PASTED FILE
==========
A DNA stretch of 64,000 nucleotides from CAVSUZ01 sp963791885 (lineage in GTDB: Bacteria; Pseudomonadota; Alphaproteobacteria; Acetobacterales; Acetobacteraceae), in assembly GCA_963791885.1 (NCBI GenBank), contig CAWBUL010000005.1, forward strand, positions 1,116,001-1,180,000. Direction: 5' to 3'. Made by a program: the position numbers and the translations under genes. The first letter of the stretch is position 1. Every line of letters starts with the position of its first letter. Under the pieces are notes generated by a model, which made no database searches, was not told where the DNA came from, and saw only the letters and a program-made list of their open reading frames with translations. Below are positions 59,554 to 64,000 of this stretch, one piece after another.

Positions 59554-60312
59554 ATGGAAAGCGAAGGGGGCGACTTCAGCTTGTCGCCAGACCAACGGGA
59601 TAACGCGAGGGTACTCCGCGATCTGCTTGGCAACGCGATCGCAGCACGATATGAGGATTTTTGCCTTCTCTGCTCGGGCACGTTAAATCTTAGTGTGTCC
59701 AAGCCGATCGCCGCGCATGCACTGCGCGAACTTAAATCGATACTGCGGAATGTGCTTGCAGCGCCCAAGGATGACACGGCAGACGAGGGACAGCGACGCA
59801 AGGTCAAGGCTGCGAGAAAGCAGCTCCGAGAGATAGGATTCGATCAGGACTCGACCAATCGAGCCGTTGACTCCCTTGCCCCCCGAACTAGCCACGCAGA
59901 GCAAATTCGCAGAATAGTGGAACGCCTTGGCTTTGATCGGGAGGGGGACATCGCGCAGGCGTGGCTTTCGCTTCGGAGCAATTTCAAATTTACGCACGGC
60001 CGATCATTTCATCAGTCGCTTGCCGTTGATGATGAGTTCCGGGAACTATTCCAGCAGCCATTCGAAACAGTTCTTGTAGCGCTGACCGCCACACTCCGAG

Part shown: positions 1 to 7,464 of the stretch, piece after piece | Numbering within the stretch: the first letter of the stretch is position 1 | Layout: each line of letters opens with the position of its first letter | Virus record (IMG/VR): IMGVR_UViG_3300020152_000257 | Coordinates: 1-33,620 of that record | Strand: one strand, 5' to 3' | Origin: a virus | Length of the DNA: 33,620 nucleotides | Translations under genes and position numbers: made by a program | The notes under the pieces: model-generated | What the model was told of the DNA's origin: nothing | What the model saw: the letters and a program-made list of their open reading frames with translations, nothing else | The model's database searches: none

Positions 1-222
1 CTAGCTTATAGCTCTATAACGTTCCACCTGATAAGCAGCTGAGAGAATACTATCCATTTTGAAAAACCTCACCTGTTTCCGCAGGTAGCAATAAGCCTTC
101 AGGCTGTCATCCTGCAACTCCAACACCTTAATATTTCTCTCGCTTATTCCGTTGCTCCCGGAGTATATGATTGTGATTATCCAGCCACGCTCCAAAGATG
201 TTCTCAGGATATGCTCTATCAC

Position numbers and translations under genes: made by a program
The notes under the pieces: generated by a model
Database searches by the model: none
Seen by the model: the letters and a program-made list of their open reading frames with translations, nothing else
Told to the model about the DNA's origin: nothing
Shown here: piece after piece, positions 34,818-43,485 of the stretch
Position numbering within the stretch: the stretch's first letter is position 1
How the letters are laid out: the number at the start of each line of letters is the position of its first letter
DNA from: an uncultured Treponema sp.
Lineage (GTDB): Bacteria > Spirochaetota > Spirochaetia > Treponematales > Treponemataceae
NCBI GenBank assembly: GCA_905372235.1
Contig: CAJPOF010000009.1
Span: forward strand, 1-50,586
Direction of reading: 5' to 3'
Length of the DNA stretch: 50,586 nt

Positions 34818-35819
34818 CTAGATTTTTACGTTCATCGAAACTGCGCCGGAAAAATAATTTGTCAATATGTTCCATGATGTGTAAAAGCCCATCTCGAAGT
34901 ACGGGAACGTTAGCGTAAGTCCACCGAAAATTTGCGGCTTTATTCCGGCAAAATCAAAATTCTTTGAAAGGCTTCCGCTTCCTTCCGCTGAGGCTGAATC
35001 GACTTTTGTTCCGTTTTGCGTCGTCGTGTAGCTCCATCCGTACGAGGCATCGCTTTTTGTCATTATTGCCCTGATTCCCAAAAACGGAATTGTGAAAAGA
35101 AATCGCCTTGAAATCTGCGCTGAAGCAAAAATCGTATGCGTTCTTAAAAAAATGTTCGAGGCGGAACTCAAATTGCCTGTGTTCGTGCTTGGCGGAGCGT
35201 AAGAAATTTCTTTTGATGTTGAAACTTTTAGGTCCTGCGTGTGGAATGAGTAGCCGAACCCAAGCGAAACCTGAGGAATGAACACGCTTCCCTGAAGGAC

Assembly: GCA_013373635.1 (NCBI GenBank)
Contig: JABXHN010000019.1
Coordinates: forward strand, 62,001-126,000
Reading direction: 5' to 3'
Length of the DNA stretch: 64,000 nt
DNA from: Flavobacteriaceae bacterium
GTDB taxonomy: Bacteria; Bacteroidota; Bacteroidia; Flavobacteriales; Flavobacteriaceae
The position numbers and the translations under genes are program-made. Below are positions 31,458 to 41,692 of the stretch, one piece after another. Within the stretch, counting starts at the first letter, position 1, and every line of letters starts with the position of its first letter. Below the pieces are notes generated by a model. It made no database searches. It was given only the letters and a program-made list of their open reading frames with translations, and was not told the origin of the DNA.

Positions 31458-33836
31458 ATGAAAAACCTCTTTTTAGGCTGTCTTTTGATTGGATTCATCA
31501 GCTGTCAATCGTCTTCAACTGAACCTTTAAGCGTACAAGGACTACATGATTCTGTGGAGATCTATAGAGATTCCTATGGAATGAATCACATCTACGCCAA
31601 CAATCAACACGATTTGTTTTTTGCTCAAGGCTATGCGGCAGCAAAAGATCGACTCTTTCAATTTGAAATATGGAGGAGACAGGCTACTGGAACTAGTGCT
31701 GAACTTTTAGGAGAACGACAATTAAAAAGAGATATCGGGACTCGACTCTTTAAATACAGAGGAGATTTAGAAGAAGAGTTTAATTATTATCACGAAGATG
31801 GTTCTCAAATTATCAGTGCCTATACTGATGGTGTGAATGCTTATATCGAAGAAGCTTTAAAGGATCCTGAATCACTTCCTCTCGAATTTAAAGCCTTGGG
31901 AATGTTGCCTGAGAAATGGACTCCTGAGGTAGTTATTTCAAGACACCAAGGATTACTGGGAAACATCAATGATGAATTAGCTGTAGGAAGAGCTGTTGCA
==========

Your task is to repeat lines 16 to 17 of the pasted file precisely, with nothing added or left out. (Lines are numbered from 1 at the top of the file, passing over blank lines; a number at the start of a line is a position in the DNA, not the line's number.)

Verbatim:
Database searches by the model: none
Seen by the model: the letters and a program-made list of their open reading frames with translations, nothing else